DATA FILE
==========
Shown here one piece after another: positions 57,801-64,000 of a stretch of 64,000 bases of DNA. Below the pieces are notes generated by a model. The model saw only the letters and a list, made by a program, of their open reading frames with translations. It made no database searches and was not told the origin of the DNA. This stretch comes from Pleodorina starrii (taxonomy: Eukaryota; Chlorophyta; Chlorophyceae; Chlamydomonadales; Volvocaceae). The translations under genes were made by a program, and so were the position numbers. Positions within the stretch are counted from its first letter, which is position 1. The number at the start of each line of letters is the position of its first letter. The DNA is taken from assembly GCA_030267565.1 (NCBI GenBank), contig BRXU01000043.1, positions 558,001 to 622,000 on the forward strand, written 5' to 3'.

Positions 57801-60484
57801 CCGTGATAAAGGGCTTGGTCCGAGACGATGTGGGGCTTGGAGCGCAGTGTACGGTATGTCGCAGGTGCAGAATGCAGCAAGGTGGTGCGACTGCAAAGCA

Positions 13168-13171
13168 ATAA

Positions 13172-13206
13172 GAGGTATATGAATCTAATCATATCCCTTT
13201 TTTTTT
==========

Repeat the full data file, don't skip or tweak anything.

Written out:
Shown here one piece after another: positions 57,801-64,000 of a stretch of 64,000 bases of DNA. Below the pieces are notes generated by a model. The model saw only the letters and a list, made by a program, of their open reading frames with translations. It made no database searches and was not told the origin of the DNA. This stretch comes from Pleodorina starrii (taxonomy: Eukaryota; Chlorophyta; Chlorophyceae; Chlamydomonadales; Volvocaceae). The translations under genes were made by a program, and so were the position numbers. Positions within the stretch are counted from its first letter, which is position 1. The number at the start of each line of letters is the position of its first letter. The DNA is taken from assembly GCA_030267565.1 (NCBI GenBank), contig BRXU01000043.1, positions 558,001 to 622,000 on the forward strand, written 5' to 3'.

Positions 57801-60484
57801 CCGTGATAAAGGGCTTGGTCCGAGACGATGTGGGGCTTGGAGCGCAGTGTACGGTATGTCGCAGGTGCAGAATGCAGCAAGGTGGTGCGACTGCAAAGCA

Positions 13168-13171
13168 ATAA

Positions 13172-13206
13172 GAGGTATATGAATCTAATCATATCCCTTT
13201 TTTTTT